Restaurant Week Is a Culinary Disaster

A blog about business and economics.
Jan. 13 2014 1:42 PM

Restaurant Week Is a Culinary Disaster

Mmm... dinner.

Photo by Kevork Djansezian/Getty Images

George Perkins at Eater DC has stepped up with the restaurant information Washington-area diners need this week—a map of good places that aren't participating in Restaurant Week.

Restaurant Week, for those who don't know, is a local promotion scheme used by the food service industry in many American cities. Restaurants typically offer a "special" multicourse meal that comes at a discounted price. If you scrutinize the prices and the offerings, what you typically get amounts to a free dessert.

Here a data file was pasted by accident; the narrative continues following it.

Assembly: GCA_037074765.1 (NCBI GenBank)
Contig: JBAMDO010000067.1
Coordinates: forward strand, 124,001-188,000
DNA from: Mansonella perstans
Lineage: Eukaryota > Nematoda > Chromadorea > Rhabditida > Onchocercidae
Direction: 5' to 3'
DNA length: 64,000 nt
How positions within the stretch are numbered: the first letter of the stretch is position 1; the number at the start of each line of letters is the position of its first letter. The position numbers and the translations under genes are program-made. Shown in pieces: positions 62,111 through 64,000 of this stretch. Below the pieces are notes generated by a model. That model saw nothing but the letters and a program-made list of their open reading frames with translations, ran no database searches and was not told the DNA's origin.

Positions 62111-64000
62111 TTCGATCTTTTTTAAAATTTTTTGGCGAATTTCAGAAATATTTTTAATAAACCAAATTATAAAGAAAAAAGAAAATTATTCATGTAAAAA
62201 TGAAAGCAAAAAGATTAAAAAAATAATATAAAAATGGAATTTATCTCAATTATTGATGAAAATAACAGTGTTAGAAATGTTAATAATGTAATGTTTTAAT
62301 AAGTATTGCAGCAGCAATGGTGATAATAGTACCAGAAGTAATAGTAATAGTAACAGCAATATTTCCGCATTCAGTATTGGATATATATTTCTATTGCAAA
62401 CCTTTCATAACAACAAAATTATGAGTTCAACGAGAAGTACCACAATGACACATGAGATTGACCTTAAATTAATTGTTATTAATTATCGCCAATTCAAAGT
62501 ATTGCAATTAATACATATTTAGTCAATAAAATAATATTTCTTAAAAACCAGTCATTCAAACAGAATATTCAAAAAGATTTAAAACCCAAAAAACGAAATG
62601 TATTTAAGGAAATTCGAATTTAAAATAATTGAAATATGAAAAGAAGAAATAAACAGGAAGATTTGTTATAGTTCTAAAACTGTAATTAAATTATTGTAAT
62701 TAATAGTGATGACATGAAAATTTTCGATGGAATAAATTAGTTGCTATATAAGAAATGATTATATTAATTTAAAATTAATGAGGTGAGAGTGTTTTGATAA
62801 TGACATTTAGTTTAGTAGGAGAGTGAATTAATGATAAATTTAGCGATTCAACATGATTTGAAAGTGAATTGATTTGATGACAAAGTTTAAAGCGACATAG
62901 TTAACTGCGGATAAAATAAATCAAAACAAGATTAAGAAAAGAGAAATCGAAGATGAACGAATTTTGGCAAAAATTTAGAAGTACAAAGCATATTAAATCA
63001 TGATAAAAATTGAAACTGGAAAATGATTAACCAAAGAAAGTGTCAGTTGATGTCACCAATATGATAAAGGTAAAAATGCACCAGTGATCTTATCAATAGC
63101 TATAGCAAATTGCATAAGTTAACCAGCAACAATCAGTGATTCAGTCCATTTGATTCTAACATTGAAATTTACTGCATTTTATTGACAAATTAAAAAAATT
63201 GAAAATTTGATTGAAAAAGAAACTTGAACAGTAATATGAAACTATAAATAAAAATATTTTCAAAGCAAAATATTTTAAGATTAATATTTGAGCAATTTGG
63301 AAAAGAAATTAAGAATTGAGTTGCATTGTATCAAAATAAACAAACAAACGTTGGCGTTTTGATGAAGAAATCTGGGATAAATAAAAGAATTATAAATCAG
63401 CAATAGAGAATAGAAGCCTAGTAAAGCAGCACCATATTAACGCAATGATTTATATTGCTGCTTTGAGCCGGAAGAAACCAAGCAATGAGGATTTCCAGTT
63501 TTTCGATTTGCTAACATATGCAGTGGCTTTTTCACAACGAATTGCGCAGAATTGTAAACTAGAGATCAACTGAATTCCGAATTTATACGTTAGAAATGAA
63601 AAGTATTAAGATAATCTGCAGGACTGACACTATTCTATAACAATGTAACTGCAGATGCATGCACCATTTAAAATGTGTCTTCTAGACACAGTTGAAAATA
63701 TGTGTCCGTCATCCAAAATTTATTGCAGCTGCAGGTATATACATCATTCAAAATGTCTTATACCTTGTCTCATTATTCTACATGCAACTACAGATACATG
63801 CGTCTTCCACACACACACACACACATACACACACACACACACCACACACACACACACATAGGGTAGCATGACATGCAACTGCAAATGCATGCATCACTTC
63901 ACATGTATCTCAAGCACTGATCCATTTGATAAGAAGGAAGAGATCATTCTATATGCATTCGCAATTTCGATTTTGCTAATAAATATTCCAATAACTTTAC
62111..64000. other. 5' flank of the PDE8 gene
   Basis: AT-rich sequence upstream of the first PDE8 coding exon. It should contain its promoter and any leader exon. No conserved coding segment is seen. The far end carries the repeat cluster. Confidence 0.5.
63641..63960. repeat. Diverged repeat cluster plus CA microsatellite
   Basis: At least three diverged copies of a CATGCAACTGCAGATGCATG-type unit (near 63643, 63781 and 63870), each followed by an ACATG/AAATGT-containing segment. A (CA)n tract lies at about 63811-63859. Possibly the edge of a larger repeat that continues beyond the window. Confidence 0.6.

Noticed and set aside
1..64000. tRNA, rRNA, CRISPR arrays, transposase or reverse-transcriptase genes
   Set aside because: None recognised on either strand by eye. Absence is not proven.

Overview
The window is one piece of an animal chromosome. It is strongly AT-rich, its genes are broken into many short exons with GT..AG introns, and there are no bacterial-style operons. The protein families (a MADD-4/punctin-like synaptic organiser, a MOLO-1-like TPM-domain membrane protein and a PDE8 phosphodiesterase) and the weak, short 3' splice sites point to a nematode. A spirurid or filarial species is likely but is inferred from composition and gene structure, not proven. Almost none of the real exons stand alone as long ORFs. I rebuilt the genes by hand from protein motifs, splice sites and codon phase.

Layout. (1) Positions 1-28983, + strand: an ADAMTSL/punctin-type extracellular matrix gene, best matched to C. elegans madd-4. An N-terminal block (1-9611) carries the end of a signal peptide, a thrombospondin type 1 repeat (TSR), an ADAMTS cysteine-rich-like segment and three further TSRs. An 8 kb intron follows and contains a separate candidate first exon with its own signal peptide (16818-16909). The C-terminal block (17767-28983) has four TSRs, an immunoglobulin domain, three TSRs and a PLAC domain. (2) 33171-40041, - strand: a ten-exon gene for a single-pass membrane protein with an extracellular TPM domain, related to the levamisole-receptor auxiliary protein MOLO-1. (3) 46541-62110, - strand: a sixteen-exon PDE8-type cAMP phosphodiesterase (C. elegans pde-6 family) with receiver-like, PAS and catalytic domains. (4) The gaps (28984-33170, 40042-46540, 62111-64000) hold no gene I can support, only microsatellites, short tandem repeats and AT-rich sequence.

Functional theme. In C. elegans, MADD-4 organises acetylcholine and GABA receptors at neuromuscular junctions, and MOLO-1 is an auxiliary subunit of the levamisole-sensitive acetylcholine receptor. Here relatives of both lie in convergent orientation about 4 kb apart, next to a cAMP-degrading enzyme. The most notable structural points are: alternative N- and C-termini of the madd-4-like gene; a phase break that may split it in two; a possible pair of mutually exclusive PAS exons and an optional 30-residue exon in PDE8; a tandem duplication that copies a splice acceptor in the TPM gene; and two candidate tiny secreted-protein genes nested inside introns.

The problem with Restaurant Week, basically, is that it's a marketing scheme aimed at drumming up some business from people who don't normally patronize nice restaurants. And the problem with that is that if you're running a nice restaurant, the main reason to deliver good food is so that the people who do normally patronize nice restaurants will want to come back to your restaurant. If the customer base is all people who probably won't come back one way or another, then there's no point. Consequently, you get what's not so much a bargain as simply a lower-end experience at a high-end brand.

What's more, unless you're for some reason desperate for dessert, it's really not much of a value proposition anyway. If you're looking to save money, just skip the sweets and enjoy a Snickers bar later. Snickers are delicious. Try a restaurant on a normal week. Or try one of the non-RW restaurants this week! I'll give a special shoutout to my old friend Mike Friedman's place, the Red Hen (try the octopus!), as a standout Restaurant Week conscientious objector.

Matthew Yglesias is the executive editor of Vox and author of The Rent Is Too Damn High.



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